In the course of a discussion on an online forum, I had a request that I post pictures of this leucistic turkey vulture. Leucism is the term for animals that have reduced pigmentation. Some leucistic animals are partially unpigmented, much like we see with pinto horses, while others have reduced pigment. In horses (and many other domestic animals) those genes are referred to as dilutions.
Sadie here has the second type, where her coloring is a paler version of the ordinary black of a turkey vulture. Here is another picture of her taken in the shade, where it is a little easier to see that the color is diluted from black. It has a similar tone that many black diluted horses have.
Sadie lives nearby at the Carolina Raptor Center. Up until just recently, the center was also home to a leucistic raptor of the piebald variety. That was Honeysuckle, a white Red-Tailed Hawk. I never was able to get a good photo of Honeysuckle before she was sent to the Comanche Nation Ethno-ornithological Initiative (SIA), but here is a link with a wonderful shot of her.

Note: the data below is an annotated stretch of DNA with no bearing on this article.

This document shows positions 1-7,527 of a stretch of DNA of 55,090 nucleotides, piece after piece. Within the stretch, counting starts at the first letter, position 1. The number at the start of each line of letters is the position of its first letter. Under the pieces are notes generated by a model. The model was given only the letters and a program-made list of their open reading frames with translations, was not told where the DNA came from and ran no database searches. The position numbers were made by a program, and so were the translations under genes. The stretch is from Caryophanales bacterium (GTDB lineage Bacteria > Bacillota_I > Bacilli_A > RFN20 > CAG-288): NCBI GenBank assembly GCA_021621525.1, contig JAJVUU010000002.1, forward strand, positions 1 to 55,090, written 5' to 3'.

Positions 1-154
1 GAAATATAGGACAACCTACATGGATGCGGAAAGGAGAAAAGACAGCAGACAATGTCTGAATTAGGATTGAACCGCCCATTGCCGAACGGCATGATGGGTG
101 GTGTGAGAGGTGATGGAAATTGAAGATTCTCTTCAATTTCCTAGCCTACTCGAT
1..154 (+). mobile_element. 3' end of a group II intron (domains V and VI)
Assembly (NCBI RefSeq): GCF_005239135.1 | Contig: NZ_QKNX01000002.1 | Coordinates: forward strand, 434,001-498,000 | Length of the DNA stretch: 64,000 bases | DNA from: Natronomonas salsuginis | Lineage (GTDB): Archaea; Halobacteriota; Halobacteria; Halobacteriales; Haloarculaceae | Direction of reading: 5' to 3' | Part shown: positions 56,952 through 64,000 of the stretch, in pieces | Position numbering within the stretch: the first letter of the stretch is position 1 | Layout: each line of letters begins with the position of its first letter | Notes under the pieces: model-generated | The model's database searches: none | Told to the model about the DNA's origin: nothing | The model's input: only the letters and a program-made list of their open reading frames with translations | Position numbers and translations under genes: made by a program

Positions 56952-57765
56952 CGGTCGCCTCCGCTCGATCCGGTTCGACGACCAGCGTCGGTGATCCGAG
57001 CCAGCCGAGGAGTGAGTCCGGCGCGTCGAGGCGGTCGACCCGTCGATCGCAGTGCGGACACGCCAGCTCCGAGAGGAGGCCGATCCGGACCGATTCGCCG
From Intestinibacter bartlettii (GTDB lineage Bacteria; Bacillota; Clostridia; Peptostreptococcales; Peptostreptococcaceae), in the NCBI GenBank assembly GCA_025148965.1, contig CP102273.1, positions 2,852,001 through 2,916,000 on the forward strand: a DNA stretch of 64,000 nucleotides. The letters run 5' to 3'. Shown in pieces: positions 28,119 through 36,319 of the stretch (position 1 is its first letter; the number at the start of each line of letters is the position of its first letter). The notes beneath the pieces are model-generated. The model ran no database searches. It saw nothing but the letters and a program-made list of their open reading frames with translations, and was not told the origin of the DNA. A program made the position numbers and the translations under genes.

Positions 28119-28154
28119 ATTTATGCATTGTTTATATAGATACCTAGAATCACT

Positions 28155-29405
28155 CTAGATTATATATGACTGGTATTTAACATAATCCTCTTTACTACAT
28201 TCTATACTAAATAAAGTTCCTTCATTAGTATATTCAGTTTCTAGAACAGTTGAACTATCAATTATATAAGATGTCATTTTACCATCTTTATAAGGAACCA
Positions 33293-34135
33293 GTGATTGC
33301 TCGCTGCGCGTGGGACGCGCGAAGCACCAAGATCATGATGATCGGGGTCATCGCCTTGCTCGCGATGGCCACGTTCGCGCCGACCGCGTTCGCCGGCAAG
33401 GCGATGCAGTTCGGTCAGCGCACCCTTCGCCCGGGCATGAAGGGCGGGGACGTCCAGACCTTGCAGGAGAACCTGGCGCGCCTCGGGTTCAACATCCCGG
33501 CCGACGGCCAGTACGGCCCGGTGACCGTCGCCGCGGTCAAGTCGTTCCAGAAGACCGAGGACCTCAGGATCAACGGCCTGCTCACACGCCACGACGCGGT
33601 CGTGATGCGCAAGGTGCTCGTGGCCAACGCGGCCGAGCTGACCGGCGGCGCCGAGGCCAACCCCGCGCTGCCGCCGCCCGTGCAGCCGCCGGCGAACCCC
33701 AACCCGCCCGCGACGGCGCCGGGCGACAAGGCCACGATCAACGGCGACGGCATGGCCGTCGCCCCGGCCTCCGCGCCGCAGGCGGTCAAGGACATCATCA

Honeysuckle was interesting because the all-white coloring seen in that linked photo was the result of a progressive loss of pigment. When she arrived at the Raptor Center, her coloring was not especially unusual. She did have a few lighter feathers, but with each molt she acquired more white feathers until she was entirely white. She is now part of the ongoing research on leucism in raptors at SIA.
And for those that would like to see better shots of Sadie – all I had with me that day was my Android phone, which doesn’t take distance shots well – there are some good ones here and here. (The last linked photo has a very clear shot of her unusual gray-blue eyes.)